And another problem often mentioned is that the $500 million dollars, supposedly going to the FSA, may very well end up in the hands of ISIS. Instead of throwing away this $500 million dollars in Syria, why doesn’t he help the poor working class families who cannot afford to send their children to college. With more and more people working near the minimum wage, the cost of one year of college oftentimes exceeds their annual income, expecially when you take into account all the deductions. Why not have some compassion for these working class families struggling to pay for the water and winter heating bills? I know of a family who in the wintertime has ice on the inside walls of their apartment because they cannot afford too much heating. These politicians just don’t seem to care, but they can always find billions and billions of dollars, even trillions, to fight wars that go nowhere except to harm innocent children and other law abiding civilians. Why don’t they attempt to solve these political issues peacefully with experienced and educated diplomats working out the solutions instead of waging these murderous wars where children are being slaughtered?


#13

For goodness sakes, I do think that protecting people from being slaughtered by these murderous, conscienceless evilists is a good use for our military and our taxes since private armies are outlawed. It’s not like people of that type are likely to engage in reasonable political discussions.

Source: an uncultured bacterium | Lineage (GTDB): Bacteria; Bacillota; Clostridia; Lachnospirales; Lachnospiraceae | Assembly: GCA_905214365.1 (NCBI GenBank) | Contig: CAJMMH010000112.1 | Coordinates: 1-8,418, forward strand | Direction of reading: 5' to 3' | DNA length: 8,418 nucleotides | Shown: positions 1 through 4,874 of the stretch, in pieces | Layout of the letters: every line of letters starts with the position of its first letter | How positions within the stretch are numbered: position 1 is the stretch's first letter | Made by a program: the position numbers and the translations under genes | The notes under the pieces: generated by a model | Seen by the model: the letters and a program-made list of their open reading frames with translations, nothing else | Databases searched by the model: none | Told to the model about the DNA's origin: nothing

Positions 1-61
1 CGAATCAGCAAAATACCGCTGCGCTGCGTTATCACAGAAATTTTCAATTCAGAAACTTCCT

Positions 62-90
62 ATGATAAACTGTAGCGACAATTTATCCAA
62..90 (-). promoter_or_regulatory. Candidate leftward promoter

#14

And just to be clear, I’d like to see us supporting and engaging efforts to end Boku Haram and all those other monsters as well.

And destruction by conversion is not out of my mind either, tho I do see it as unlikely.


#15

Isn’t that the problem? We have outlawed armies so that other nations cannot build military structures. We supposed to be the" good guys" and fight the battle. Only it costs a share fortune and none of these other countries give a dime or seem to care. It’s like it all up to us now.

Then we hear from our own government, well, we’re going to the UN. Huh! Did I miss something. Why even say it?


#16

You are forgetting that many of those who belong to the FSA (supported by the USA) have gone over to ISIS. Where will this $500 million dollars go in the end? Well, some of the rebels will join ISIS and take the money with them, others will be killed, and some of the money will end up in the hands of corrupt individuals. The rebels and ISIS have the same goal: they want Assad out. So it is counterproductive to give them $500 million dollars.
Please see: